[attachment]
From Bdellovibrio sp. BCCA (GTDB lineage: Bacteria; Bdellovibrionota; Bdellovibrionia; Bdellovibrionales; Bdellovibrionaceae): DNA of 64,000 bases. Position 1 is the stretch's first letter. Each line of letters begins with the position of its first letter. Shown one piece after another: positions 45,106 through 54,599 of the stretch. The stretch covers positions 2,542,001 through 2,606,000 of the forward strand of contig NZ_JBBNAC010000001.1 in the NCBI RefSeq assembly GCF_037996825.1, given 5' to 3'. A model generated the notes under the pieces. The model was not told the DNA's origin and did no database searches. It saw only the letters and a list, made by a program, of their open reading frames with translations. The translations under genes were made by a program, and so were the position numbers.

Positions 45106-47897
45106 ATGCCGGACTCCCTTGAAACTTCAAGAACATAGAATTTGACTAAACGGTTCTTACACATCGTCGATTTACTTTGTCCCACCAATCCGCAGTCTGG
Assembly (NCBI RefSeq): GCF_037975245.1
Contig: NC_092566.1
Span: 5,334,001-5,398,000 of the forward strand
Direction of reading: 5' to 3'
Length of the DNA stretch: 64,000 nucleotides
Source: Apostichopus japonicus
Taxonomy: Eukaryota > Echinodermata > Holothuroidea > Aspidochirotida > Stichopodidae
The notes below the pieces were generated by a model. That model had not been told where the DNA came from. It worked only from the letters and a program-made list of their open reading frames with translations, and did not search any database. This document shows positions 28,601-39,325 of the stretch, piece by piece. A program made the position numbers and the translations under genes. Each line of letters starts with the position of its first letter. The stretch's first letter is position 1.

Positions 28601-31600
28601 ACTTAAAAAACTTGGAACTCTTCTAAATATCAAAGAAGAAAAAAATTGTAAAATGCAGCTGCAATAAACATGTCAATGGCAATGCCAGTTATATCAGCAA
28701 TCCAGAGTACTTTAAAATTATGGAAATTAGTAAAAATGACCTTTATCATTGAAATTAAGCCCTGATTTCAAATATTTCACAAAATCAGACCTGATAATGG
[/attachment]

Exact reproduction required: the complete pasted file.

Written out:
From Bdellovibrio sp. BCCA (GTDB lineage: Bacteria; Bdellovibrionota; Bdellovibrionia; Bdellovibrionales; Bdellovibrionaceae): DNA of 64,000 bases. Position 1 is the stretch's first letter. Each line of letters begins with the position of its first letter. Shown one piece after another: positions 45,106 through 54,599 of the stretch. The stretch covers positions 2,542,001 through 2,606,000 of the forward strand of contig NZ_JBBNAC010000001.1 in the NCBI RefSeq assembly GCF_037996825.1, given 5' to 3'. A model generated the notes under the pieces. The model was not told the DNA's origin and did no database searches. It saw only the letters and a list, made by a program, of their open reading frames with translations. The translations under genes were made by a program, and so were the position numbers.

Positions 45106-47897
45106 ATGCCGGACTCCCTTGAAACTTCAAGAACATAGAATTTGACTAAACGGTTCTTACACATCGTCGATTTACTTTGTCCCACCAATCCGCAGTCTGG
Assembly (NCBI RefSeq): GCF_037975245.1
Contig: NC_092566.1
Span: 5,334,001-5,398,000 of the forward strand
Direction of reading: 5' to 3'
Length of the DNA stretch: 64,000 nucleotides
Source: Apostichopus japonicus
Taxonomy: Eukaryota > Echinodermata > Holothuroidea > Aspidochirotida > Stichopodidae
The notes below the pieces were generated by a model. That model had not been told where the DNA came from. It worked only from the letters and a program-made list of their open reading frames with translations, and did not search any database. This document shows positions 28,601-39,325 of the stretch, piece by piece. A program made the position numbers and the translations under genes. Each line of letters starts with the position of its first letter. The stretch's first letter is position 1.

Positions 28601-31600
28601 ACTTAAAAAACTTGGAACTCTTCTAAATATCAAAGAAGAAAAAAATTGTAAAATGCAGCTGCAATAAACATGTCAATGGCAATGCCAGTTATATCAGCAA
28701 TCCAGAGTACTTTAAAATTATGGAAATTAGTAAAAATGACCTTTATCATTGAAATTAAGCCCTGATTTCAAATATTTCACAAAATCAGACCTGATAATGG